- Study protocol
- Open Access
The assessment of the prognosis of musculoskeletal conditions in older adults presenting to general practice: a research protocol
BMC Musculoskeletal Disorders volume 7, Article number: 84 (2006)
Musculoskeletal conditions represent a common reason for consulting general practice yet with the exception of low back pain, relatively little is known about the prognosis of these disorders. Recent evidence suggests that common 'generic' factors may be of value when assessing prognosis, irrespective of the location of the pain. This study will test a generic assessment tool used as part of the general practice consultation to determine prognosis of musculoskeletal complaints.
Older adults (aged 50 years and over) presenting to six general practices with musculoskeletal complaints will be assessed as part of the routine consultation using a generic assessment of prognosis. Participants will receive a self-completion questionnaire at baseline, three, six and 12 months post consultation to gather further data on pain, disability and psychological status. The primary outcome measure is participant's global rating of change.
Prognosis is considered to be a fundamental component of scientific medicine yet prognostic research in primary care settings is currently neglected and prognostic enquiry is disappearing from general medical textbooks. This study aims to address this issue by examining the use of generic prognostic factors in a general practice setting.
Musculoskeletal conditions are a common reason for presenting to primary care where it represents up to 18% of a general practitioner's (GP) workload . Although healthcare systems vary between countries, primary care is generally regarded as the point of first contact for musculoskeletal conditions, and is the setting in which the majority of cases are assessed and managed .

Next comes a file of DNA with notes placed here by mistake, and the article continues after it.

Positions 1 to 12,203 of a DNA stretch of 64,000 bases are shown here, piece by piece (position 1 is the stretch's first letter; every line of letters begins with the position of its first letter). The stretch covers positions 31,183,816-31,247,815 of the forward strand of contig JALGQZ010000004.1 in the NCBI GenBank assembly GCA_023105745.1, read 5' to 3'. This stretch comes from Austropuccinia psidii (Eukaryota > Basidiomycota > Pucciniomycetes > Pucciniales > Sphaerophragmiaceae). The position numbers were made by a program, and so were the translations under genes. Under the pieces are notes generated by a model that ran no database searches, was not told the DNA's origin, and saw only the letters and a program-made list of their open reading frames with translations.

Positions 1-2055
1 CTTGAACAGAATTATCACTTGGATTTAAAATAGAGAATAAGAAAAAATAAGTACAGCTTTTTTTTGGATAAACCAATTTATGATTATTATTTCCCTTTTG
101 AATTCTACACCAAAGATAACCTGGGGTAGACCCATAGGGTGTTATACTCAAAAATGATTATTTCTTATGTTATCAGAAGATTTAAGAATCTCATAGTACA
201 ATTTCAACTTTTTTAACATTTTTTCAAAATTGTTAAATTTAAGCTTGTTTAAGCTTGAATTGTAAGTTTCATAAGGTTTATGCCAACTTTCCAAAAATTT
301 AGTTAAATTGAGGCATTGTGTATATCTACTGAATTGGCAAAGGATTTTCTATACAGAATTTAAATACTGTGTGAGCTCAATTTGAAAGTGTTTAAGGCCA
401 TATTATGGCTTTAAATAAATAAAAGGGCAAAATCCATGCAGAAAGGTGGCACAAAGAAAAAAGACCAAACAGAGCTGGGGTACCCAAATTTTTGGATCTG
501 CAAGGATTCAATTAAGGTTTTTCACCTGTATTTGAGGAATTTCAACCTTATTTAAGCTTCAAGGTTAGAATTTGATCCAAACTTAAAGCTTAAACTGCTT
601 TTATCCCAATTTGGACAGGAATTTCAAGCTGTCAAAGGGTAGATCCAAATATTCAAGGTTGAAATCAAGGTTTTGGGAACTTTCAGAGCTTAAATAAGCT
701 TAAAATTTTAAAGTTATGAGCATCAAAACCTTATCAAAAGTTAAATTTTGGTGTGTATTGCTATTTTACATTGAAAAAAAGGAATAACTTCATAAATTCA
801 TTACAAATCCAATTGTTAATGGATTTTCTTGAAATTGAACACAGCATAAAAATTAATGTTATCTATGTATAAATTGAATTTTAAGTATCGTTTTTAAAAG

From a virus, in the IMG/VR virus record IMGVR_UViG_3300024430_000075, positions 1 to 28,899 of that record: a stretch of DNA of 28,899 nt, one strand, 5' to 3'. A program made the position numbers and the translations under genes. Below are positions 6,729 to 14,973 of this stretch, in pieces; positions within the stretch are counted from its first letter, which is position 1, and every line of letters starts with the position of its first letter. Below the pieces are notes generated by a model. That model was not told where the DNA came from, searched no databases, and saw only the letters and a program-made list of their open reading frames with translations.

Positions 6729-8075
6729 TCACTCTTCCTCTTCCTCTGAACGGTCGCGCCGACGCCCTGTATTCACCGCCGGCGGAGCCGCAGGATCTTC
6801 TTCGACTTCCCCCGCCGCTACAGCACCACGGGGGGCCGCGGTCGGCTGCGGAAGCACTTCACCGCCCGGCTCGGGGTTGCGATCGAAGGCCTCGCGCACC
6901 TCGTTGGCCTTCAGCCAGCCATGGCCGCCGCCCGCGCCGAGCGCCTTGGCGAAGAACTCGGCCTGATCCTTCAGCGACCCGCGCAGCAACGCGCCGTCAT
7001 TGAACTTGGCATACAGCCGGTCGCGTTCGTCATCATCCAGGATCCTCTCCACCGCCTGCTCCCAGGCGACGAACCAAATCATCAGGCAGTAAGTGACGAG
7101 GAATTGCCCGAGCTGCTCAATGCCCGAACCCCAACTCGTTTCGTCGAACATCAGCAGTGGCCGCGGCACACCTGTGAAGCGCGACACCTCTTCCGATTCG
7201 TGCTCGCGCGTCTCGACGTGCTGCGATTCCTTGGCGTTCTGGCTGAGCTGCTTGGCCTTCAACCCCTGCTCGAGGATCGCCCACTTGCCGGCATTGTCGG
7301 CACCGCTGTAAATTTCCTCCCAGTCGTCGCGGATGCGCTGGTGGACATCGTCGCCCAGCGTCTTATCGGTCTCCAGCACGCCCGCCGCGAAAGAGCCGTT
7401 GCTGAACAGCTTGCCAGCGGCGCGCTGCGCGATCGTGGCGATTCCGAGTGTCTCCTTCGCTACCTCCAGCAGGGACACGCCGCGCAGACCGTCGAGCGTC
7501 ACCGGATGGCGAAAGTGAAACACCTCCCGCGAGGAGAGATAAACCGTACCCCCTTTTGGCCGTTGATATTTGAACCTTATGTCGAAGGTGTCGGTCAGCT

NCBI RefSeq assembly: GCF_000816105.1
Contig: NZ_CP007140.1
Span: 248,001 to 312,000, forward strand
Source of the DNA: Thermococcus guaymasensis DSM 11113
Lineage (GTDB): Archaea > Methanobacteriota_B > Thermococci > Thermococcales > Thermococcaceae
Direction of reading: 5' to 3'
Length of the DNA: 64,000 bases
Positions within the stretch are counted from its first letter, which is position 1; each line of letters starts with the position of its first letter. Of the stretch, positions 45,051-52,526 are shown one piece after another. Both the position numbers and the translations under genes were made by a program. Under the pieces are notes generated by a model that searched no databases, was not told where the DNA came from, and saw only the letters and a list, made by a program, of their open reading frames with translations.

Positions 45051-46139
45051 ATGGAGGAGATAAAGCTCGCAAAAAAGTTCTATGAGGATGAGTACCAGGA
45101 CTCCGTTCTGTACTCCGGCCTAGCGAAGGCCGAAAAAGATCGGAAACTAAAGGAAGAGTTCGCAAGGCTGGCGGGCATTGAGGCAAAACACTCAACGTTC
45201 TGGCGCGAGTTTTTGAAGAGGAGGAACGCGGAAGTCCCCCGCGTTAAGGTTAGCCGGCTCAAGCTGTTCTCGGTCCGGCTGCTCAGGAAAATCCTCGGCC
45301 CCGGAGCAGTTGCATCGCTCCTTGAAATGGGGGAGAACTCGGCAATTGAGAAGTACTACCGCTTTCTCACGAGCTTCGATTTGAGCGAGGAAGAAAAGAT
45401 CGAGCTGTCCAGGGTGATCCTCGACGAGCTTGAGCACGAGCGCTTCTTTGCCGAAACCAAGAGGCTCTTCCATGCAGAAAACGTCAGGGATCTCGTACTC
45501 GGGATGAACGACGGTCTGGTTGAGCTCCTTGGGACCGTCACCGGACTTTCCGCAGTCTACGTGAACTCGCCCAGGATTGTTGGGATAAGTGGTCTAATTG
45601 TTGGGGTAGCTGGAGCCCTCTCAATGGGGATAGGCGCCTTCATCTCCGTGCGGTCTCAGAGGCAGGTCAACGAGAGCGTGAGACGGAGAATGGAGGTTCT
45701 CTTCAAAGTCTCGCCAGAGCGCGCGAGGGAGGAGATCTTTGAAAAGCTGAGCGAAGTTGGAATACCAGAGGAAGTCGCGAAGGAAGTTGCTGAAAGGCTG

Estimating the future course of musculoskeletal conditions is an important consideration in the primary care consultation for patients and health care professionals. An awareness about what is likely to happen in the future allows both patients  and professionals  to formulate a plan for management. Beyond the individual patient, being able to identify groups at high risk of poor outcome and the factors that may be responsible for the poor prognosis has wider implications for public health initiatives, such as the targeting of obesity as a risk factor for disabling knee pain .
However, determining the prognosis of musculoskeletal conditions is difficult. With the notable exception of low back pain, there is currently only a limited amount of information available on the prognosis of other musculoskeletal conditions in primary care . Information on prognostic factors for regional musculoskeletal pain is undoubtedly useful to a clinician and several prognostic indicators consistently emerge from the literature as candidates for a generic assessment of musculoskeletal prognosis. These indicators include pain severity, pain duration, widespread pain, previous pain episode, greater movement restriction, higher levels of anxiety, depression and psychological distress, older age, use of coping strategies, lower social support and disability . The use of these 'generic indicators' to rapidly assess musculoskeletal prognosis in a general practice consultation will be assessed in this study.
This paper outlines the proposed protocol for a study of generic prognostic indicators in older adults consulting their general practitioner with musculoskeletal conditions.
The primary objective of this study is to determine the prognostic value of a brief assessment in adults aged 50 years and over presenting to general practice with musculoskeletal conditions.
The specific aims of this study are to:
• Develop a brief, practical tool for assessing pain in older people presenting with musculoskeletal conditions in primary care